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James Hepburn Rickie

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James Hepburn Rickie (1882-1950)

1951 Obituary.[1]

"JAMES HEPBURN RICKIE, M.Eng., was formerly chief engineer of the Burma Railways, with which he was closely identified during the whole of his professional career. He was educated at the Edinburgh Academy and the University of Liverpool, where he gained the William Rathbone Prize for engineering design and graduated B.Eng. in 1904. Some years later he was engaged on research work at the university and obtained his M.Eng. degree.

After serving his apprenticeship from 1900 to 1905 with Messrs. Fawcett, Preston and Company, Ltd., Liverpool, passing through the shops and drawing office, he went out to India and on the conclusion of a brief association with his father in a jute pressing company joined the staff of the Ways and Works Department of the Burma Railways in 1906 as an assistant engineer. In the following year he was posted to the Mandalay district and for some years was engaged on the maintenance and inspection of track and works generally.

He was promoted to be in charge of the Mandalay district in 1913 and later in the same year was appointed district engineer, works district, in charge of the Malogam—Dawbon extension, with responsibility to the chief engineer. The chief feature of this work was the construction of an important bridge, a description of which formed the subject of a paper submitted to the Institution of Civil Engineers. After being in charge of other districts he subsequently rose by successive stages to be deputy chief engineer, deputy agent, and finally chief engineer. Mr. Rickie, whose death in his sixty-eighth year occurred on 6th July 1950, was elected a Graduate of the Institution in 1904 and transferred to Associate Membership in 1908 and to Membership in 1921. He was also a Member of the Institution of Civil Engineers."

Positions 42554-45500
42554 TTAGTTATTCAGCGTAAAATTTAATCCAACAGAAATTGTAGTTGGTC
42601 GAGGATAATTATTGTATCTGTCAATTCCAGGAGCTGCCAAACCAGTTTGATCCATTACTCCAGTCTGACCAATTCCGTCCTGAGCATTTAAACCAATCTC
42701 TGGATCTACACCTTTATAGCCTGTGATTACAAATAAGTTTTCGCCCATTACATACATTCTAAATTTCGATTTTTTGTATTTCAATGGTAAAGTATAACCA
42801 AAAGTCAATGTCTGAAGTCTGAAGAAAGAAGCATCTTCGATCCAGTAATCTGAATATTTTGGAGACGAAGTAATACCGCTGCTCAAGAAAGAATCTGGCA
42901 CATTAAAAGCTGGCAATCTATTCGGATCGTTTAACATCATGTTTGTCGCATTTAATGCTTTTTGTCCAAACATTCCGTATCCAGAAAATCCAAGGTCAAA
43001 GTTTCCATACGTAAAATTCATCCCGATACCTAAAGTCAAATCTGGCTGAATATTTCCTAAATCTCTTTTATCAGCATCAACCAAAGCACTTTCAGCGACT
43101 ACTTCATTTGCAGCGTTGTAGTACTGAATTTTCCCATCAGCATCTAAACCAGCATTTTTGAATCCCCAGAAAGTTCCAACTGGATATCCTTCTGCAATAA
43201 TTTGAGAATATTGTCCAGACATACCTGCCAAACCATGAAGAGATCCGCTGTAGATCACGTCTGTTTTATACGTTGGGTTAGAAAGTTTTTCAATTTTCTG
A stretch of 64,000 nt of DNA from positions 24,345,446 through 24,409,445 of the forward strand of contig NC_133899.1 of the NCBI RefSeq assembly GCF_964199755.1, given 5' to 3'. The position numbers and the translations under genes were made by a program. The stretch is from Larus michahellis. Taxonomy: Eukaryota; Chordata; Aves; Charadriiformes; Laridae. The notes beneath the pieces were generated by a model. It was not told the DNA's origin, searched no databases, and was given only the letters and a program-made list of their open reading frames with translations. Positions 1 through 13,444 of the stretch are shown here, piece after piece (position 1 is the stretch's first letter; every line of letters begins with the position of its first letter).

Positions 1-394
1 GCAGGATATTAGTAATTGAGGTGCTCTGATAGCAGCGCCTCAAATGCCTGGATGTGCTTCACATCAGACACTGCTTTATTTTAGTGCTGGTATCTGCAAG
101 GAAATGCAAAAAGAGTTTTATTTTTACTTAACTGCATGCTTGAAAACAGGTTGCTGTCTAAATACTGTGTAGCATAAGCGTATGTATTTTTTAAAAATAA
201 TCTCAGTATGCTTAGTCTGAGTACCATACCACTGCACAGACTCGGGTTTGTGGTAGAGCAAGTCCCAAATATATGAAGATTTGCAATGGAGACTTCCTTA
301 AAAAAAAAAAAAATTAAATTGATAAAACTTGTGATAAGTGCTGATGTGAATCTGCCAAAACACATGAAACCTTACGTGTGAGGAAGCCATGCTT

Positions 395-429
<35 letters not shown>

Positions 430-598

1951 Obituary.[2]

James Hepburn Rickie, M.Eng., who died on the 6th July, 1950, was born on the 25th July, 1882. He received his early education at View Park School and the Academy, Edinburgh, and his engineering education at Liverpool University, of which he was one of the first graduates. In 1905, after completing an apprenticeship with Fawcett, Preston and Co., he went to Calcutta as an assistant to his father, who was agent for the Union Pressing Co. The following year he was appointed Assistant Civil Engineer to the Burma Railways Co., and he remained in the service of that Company until his retirement in 1937, being promoted to District Engineer in 1917, Deputy Chief Engineer in 1934 and Chief Engineer in 1935. One of his outstanding achievements was the construction of the Dawbon Bridge over the Pazundaung Creek, near Rangoon. This bridge consists of seven spans, three of which are 165 ft long, and the work was attended by great difficulty owing to the very strong tides which abound in the creek, amounting at times to the proportions of a small bore.

He was a most popular officer and will always be remembered for his helpfulness to young men during their early years in the railway service. He joined The Institution as a Student in 1907 and was elected an Associate in 1912 and a Companion in 1929.

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